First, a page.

2. Cut the butter into small cubes. Mix it in with the flour salt mixture, using your fingertips, until the mixture looks like fine breadcrumbs. Add the herbs.

3. Making a well in the center, mix in the water and eggs until the dough just comes together. Add more water if too dry. The dough should not be too sticky, so be careful.

4. Kneed out on a floured surface until the dough is smooth, about 1 minute.

5. Wrap in plastic and chill at least 30 minutes until use. Meanwhile, prepare the filling.

For the filling:

6. Sauté the onions, carrots, parsnips and shallots with the olive oil for about 2 minutes. Add the mushrooms and sauté another two minutes. Add the white wine and let it reduce to au sec (or almost dry.)

7. Add the remaining ingredients and sauté another 5 minutes, or until almost all the juices have evaporated. If the filling is too wet it will make the tarts soggy.

To assemble:

8. Preheat oven to 400°F. Roll out dough on a floured surface until it is between ¼ - 1/8 inch thick. Using a 6-inch cookie cutter or other circular object with a 6-inch diameter (I used a cup), cut out circles and place them on a parchment-lined baking sheet. You can continue to roll out the dough as much as you need to until most of it is used up. If the dough gets too warm, place it back in the fridge to chill it down again.

9. Fill the circles with ¼ to a ½ cup of the mushroom mixture. Crimp the edges of the circle up, until it looks like a cute little coin purse. Brush the circles with the egg wash (Vegan substitute: use oil), and sprinkle with the parmesan.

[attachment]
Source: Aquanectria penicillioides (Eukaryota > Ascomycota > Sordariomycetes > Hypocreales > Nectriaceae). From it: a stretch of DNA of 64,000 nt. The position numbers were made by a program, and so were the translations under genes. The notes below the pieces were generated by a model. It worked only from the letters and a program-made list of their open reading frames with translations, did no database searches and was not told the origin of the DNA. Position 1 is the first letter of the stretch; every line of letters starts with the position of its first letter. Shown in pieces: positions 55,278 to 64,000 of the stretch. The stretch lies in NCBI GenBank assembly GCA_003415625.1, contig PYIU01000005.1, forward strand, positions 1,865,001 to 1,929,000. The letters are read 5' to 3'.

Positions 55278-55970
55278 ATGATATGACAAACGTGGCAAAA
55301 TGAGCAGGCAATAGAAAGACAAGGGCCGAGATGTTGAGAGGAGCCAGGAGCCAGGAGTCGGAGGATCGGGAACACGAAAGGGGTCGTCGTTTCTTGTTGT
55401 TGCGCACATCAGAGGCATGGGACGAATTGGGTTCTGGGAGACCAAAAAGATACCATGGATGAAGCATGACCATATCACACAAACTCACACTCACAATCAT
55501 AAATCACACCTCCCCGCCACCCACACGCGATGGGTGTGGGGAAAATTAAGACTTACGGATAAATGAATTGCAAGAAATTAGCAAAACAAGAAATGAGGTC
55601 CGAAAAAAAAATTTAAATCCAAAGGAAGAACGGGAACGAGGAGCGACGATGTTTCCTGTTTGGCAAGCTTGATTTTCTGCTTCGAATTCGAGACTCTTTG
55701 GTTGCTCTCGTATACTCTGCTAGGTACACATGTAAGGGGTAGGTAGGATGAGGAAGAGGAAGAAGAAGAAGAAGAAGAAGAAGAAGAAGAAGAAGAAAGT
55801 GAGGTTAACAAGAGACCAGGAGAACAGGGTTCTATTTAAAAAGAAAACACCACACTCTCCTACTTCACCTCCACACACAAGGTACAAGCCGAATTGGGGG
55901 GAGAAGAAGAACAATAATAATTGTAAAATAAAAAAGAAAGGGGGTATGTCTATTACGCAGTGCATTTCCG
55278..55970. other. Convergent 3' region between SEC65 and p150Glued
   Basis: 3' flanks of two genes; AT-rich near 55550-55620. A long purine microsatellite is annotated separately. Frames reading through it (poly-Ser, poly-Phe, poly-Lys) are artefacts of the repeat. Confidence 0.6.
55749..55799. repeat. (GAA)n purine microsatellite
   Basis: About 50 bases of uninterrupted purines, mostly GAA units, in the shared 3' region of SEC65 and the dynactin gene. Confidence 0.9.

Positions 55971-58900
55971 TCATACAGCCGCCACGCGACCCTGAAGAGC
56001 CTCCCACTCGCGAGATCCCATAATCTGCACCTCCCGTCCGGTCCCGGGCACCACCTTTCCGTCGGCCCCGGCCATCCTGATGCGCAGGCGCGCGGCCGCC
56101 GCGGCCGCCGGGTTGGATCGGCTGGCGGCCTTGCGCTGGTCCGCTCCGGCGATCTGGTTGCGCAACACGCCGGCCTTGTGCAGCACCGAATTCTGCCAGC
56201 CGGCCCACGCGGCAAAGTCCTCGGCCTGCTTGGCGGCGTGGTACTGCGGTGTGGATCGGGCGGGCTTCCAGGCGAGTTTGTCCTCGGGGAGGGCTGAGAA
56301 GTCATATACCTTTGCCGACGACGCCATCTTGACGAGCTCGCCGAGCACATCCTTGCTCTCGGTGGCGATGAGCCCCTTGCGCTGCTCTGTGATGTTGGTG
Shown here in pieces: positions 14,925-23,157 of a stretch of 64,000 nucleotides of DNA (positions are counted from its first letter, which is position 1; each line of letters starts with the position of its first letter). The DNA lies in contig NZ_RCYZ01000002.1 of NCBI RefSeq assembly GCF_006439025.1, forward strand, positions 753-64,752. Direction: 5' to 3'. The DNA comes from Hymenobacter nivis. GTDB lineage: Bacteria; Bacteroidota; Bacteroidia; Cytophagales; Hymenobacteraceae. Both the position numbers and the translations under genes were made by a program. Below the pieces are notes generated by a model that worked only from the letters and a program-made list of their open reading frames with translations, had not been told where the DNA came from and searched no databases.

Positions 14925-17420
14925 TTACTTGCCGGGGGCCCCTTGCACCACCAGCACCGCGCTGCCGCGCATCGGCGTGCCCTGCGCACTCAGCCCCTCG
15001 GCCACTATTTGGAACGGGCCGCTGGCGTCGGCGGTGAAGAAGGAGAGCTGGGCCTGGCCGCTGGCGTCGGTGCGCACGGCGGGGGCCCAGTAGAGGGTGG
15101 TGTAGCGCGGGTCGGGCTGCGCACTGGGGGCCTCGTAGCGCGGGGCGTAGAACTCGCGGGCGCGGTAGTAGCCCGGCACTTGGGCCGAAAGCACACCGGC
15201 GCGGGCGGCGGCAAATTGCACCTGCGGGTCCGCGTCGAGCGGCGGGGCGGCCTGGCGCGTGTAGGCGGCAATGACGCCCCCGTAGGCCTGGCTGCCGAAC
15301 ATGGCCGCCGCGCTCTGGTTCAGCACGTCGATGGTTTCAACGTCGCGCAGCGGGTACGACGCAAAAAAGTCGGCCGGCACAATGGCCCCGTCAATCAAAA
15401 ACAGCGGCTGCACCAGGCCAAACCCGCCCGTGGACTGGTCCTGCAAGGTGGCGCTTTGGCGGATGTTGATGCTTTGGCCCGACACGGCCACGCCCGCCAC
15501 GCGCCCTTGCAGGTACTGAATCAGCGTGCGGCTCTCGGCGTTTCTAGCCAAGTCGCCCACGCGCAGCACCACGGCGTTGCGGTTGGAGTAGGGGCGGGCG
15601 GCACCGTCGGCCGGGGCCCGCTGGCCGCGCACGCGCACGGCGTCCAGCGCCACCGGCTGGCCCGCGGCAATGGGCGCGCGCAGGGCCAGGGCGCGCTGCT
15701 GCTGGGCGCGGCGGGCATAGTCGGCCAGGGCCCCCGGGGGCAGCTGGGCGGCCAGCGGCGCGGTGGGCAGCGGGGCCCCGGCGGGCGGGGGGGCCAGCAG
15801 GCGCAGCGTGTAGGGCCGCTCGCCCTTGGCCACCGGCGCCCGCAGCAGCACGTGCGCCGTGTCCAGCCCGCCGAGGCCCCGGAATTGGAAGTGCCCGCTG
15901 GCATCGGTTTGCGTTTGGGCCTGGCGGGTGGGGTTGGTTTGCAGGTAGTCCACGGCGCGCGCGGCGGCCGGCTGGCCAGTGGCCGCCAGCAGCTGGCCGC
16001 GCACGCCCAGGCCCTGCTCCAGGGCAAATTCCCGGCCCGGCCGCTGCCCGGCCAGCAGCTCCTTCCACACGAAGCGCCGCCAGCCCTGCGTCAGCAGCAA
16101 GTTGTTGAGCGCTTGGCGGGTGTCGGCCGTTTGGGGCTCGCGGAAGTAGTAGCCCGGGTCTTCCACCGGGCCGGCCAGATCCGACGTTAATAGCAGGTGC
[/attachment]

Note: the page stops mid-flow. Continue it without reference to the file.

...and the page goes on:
10. Bake until the crust is a deep golden brown. Eat and enjoy!

Wednesday, September 15, 2010

Bacon No More - First Post!

To preface, I am not a vegetarian. In fact I have no intention of ever becoming a vegetarian. I simply love meat too much. I love the flavor, the texture, and the satisfying feeling of satiation that only a meat-filled meal can give. Meat has always been the central component in our family meals. Life would not be worth living without the Fourth of July Hamburger, Thanksgiving Turkey, or Christmas Ham. Or bacon for that matter.

Yet, despite all the reasons to love meat, I question why it is such a necessity in my life. Why does an animal need to loose its life, in order for my family to have a successful Thanksgiving? Maybe I have been reading too many books such as Jonathan Safran Foer’s Eating Animals, but damn the life (and death) of a farmed animal sounds brutal. I can’t help but wonder what those animals must be feeling in those moments before death, whether they be killed in a humane or inhumane way. I do feel a certain connection to animals, and I’ve always had trouble separating that connection from the food on my plate. Then, I remind myself that eating meat is just part of the circle of life, and plus it’s delicious!

So I am left with, as Michael Pollan says, an “ominvore’s dilemma.” I can continue eating meat and wildly ignore the horrible way it got to my table. I can cut meat out of my diet and be slightly miserable forgoing things like sweet, smoky, crunchy, delicious bacon. Or, I can do what I am trying to do, only eat meat that I know has come from a humane, sustainable source. Though I feel that this is going to be very, very hard. I expect failure. But, I'm still going to try.

This choice brings some problems. I am a poor twenty-something recent college graduate, and I don’t quite have the money to eat grass-fed organic straight-from-the-farm kind of beef that I desire. Also, there is no way to guarantee that the meat I eat at restaurants follows my dietary choices. So, I have no choice but to eat more vegetables. But, a steak is not an even trade for a salad. How am I supposed to feel full on a meal of carrots and spring mix?

That’s why I’m here. To create recipes for other like-minded meat-lovers who might want to try an alternate diet. Recipes that are flavorful, satiating, and overall so good that you won’t miss the meat on your plate. But don’t expect meat to be missing from this blog, entirely. When I find some affordable sustainable humane meat (and the source can be guaranteed), I’ll put it on my plate and share how I did it.